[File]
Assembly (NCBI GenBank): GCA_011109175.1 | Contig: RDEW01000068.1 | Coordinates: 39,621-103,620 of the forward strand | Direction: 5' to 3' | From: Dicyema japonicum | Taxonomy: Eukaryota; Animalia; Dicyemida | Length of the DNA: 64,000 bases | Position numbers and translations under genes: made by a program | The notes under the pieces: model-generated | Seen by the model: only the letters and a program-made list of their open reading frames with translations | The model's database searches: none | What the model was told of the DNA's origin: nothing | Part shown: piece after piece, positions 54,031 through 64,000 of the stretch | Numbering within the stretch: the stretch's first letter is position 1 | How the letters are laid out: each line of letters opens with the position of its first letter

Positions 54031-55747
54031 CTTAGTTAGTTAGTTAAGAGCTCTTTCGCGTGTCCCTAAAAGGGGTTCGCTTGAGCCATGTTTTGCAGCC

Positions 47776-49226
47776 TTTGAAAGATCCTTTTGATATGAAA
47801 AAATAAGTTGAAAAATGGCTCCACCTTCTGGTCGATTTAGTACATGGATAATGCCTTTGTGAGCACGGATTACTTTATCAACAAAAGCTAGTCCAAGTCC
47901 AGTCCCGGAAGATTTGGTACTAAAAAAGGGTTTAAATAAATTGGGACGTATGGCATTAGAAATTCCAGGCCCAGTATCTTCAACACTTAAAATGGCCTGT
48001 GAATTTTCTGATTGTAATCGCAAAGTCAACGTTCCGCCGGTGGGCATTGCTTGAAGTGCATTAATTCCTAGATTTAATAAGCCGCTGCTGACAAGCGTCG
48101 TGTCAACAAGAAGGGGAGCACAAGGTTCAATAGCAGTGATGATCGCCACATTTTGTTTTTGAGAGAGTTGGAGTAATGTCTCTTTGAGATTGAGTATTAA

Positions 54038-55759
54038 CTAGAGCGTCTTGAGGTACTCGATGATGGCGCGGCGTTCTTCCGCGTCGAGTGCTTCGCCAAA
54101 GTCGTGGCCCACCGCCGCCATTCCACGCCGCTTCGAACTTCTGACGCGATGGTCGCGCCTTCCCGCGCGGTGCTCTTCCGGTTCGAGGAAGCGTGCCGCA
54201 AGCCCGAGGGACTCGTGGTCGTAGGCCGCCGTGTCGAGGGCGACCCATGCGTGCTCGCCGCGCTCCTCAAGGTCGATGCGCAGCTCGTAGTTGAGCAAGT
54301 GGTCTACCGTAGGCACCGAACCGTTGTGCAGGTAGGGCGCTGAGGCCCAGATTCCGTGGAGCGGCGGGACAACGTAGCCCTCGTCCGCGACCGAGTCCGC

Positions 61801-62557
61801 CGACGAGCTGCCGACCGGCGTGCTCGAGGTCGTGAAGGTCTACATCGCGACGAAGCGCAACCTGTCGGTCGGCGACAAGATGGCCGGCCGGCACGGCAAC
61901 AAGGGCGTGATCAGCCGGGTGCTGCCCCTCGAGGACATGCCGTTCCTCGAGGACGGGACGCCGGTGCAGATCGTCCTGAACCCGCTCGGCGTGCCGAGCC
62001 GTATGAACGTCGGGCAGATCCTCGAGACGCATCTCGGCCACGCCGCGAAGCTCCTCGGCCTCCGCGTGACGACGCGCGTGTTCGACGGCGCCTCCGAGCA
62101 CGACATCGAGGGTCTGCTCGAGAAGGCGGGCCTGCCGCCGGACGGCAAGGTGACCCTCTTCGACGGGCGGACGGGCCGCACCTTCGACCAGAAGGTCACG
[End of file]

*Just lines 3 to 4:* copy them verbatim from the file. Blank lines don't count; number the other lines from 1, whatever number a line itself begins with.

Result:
54031 CTTAGTTAGTTAGTTAAGAGCTCTTTCGCGTGTCCCTAAAAGGGGTTCGCTTGAGCCATGTTTTGCAGCC

Positions 47776-49226